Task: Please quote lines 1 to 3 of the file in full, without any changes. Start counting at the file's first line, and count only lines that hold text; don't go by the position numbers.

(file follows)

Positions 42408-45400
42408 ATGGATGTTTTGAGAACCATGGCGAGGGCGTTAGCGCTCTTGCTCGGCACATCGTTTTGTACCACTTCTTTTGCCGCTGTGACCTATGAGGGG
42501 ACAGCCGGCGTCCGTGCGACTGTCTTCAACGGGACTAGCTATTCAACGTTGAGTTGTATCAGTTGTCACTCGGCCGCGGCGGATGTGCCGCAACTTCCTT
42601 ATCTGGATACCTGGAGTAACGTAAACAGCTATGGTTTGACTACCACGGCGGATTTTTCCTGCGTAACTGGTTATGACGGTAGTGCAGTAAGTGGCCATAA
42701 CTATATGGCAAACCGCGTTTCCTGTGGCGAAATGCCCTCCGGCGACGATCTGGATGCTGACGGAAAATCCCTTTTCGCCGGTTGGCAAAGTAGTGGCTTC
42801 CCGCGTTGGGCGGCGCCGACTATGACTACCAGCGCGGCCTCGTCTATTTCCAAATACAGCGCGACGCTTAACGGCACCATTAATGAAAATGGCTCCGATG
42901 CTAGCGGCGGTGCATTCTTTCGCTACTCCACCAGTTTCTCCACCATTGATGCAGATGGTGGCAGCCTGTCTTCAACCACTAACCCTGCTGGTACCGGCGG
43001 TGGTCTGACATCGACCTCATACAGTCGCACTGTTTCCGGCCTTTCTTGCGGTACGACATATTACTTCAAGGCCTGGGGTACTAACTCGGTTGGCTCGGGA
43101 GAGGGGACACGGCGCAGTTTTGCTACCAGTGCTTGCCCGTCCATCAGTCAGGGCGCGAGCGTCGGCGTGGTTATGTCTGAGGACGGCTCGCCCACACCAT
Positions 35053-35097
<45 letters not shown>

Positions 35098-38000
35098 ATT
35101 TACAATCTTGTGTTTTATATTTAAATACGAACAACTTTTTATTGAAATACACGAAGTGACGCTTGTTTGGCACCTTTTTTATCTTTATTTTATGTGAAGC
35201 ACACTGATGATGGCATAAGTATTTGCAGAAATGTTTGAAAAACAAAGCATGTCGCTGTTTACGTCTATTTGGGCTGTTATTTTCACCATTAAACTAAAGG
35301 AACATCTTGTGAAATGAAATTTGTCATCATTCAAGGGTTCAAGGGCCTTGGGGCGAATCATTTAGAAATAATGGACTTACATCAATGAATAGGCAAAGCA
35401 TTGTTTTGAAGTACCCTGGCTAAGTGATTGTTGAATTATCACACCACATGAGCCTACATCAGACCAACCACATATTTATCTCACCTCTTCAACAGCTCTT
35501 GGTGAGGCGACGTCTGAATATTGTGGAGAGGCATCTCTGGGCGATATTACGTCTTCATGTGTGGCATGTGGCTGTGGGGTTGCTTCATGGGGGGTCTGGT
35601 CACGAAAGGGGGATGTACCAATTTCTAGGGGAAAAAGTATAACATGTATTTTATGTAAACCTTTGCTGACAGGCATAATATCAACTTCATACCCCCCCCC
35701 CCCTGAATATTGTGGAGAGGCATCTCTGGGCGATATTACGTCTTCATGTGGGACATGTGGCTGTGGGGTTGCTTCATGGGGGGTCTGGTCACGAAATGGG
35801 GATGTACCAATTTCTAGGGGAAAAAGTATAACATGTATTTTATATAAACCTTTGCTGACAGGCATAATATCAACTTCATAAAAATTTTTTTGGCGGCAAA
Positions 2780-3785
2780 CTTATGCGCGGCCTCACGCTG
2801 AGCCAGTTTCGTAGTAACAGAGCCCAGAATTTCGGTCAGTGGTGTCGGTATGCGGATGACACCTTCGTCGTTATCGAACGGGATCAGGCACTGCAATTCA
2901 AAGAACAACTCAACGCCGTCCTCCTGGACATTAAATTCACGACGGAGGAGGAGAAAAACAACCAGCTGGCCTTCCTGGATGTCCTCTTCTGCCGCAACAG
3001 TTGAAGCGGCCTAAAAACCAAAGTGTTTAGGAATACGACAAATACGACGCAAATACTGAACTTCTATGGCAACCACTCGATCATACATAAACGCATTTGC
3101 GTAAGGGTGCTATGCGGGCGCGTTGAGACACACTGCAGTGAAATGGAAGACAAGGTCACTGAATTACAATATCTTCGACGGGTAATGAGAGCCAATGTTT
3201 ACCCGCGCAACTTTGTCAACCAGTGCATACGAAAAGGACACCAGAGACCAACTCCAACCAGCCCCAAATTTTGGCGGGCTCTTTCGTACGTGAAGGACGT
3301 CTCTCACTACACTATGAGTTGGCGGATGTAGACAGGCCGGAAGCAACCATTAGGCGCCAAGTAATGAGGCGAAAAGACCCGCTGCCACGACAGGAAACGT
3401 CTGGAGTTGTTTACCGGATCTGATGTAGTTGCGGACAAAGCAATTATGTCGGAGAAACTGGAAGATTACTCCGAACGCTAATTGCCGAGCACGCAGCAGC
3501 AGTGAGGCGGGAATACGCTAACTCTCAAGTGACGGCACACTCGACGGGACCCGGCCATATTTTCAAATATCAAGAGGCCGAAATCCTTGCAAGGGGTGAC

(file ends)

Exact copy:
Positions 42408-45400
42408 ATGGATGTTTTGAGAACCATGGCGAGGGCGTTAGCGCTCTTGCTCGGCACATCGTTTTGTACCACTTCTTTTGCCGCTGTGACCTATGAGGGG
42501 ACAGCCGGCGTCCGTGCGACTGTCTTCAACGGGACTAGCTATTCAACGTTGAGTTGTATCAGTTGTCACTCGGCCGCGGCGGATGTGCCGCAACTTCCTT